Lawyers say ‘Jennifer’s Law’ will require training for law enforcement and the court system – NBC Connecticut
Starting this week, new changes are expected to come into effect for Connecticut’s domestic violence laws.
“This law really allows victims to come forward if they have never been physically harmed,” said Christine Cocchiola, intimate partner violence advocate and doctoral student focused on coercive control at NYU.
First introduced by former Senator Alex Kasser and now with the governor’s signature, the first of its kind overhaul of Connecticut’s domestic violence laws is expected to come into effect July 1.
Dan Cargill, director of law enforcement for the Connecticut Coalition Against Domestic Violence, said that starting Thursday, any offender who violates a restraining or protection order will face an additional felony charge of domestic violence.
“It’s an advantage to be able to follow through a legal process what the offender is actually doing and to link it all to family violence,” Cargill said.
Coercive review will also become a factor for judges to consider when considering applications for restraining orders. It is defined in part as controlling, regulating or monitoring the movements, communications, daily behavior and economic necessities of a household or family member or to isolate them from family or loved ones.
“It would be remiss of me not to mention how much family court judges really seem to fail to recognize this,” Cocchiola said.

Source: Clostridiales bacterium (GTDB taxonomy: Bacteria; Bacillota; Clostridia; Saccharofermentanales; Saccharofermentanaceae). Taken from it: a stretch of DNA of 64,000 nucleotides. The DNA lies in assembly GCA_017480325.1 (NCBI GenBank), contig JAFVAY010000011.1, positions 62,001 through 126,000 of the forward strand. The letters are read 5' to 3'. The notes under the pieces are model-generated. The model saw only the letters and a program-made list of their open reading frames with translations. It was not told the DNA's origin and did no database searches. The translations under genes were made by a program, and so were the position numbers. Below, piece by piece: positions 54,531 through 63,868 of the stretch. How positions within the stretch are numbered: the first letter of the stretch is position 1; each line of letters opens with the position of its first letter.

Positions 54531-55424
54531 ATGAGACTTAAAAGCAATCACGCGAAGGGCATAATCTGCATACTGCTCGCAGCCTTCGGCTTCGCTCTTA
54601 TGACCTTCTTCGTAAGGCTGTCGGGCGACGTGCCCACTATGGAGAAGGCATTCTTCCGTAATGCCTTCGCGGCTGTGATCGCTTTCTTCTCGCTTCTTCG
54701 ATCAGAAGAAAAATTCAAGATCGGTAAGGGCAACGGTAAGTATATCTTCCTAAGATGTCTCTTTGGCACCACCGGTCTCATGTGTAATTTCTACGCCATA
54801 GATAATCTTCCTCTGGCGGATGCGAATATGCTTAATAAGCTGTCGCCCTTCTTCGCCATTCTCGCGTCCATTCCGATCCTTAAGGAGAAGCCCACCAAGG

Cocchiola says she and the Connecticut Protective Moms advocacy group are now planning to start providing coercive control education to the Connecticut Bar Association.
“The system isn’t working very well right now and we really need to start educating about it so people are becoming more aware of what it really looks like,” Cocchiola said.
“There is always room for growth in both law enforcement and the judiciary,” Cargill said.
Cargill said the coalition will now work with the Connecticut Police Officer Standards and Training Council and state police to develop standardized coercive control training statewide. He says he’s confident Connecticut family court judges will also adapt to the new definition of domestic violence.
“I think Justice will do a very good job of identifying these elements and the processes they must have changed,” Cargill said.
The legislation is informally known as “Jennifer’s Law,” in honor of Jennifer Dulos and Jennifer Magnano. The two women were victims of domestic violence.
Jennifer Magnano’s daughter, Jessica Rosenbeck, issued the following statement on the bill on Tuesday, writing: “We are extremely grateful that the law has been supported, passed and signed; that being said, we must now take action and ensure that it is implemented. We got Jen’s law passed over 10 years ago and it was almost ignored, it can’t happen here. Connecticut Protective Moms has worked tirelessly on a continuing education program to learn how to implement the bill. This is a monumental step and we are optimistic that it will save lives.